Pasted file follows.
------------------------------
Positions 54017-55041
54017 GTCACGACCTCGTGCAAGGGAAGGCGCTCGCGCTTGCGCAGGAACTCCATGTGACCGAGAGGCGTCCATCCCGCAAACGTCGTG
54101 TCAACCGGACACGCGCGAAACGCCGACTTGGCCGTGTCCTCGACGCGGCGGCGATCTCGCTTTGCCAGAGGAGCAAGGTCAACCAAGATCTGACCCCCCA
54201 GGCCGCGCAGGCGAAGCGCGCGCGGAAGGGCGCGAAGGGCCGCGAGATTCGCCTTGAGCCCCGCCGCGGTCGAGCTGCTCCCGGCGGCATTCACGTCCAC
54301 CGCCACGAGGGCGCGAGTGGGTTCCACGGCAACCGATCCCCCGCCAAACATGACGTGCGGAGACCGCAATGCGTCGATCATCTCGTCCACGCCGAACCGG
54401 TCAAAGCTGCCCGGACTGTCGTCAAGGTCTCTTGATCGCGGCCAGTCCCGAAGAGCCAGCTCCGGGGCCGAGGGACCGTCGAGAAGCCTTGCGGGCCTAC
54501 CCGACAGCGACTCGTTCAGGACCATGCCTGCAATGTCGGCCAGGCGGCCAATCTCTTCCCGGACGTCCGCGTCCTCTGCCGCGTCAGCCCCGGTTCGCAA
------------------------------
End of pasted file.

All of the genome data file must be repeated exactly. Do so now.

Positions 54017-55041
54017 GTCACGACCTCGTGCAAGGGAAGGCGCTCGCGCTTGCGCAGGAACTCCATGTGACCGAGAGGCGTCCATCCCGCAAACGTCGTG
54101 TCAACCGGACACGCGCGAAACGCCGACTTGGCCGTGTCCTCGACGCGGCGGCGATCTCGCTTTGCCAGAGGAGCAAGGTCAACCAAGATCTGACCCCCCA
54201 GGCCGCGCAGGCGAAGCGCGCGCGGAAGGGCGCGAAGGGCCGCGAGATTCGCCTTGAGCCCCGCCGCGGTCGAGCTGCTCCCGGCGGCATTCACGTCCAC
54301 CGCCACGAGGGCGCGAGTGGGTTCCACGGCAACCGATCCCCCGCCAAACATGACGTGCGGAGACCGCAATGCGTCGATCATCTCGTCCACGCCGAACCGG
54401 TCAAAGCTGCCCGGACTGTCGTCAAGGTCTCTTGATCGCGGCCAGTCCCGAAGAGCCAGCTCCGGGGCCGAGGGACCGTCGAGAAGCCTTGCGGGCCTAC
54501 CCGACAGCGACTCGTTCAGGACCATGCCTGCAATGTCGGCCAGGCGGCCAATCTCTTCCCGGACGTCCGCGTCCTCTGCCGCGTCAGCCCCGGTTCGCAA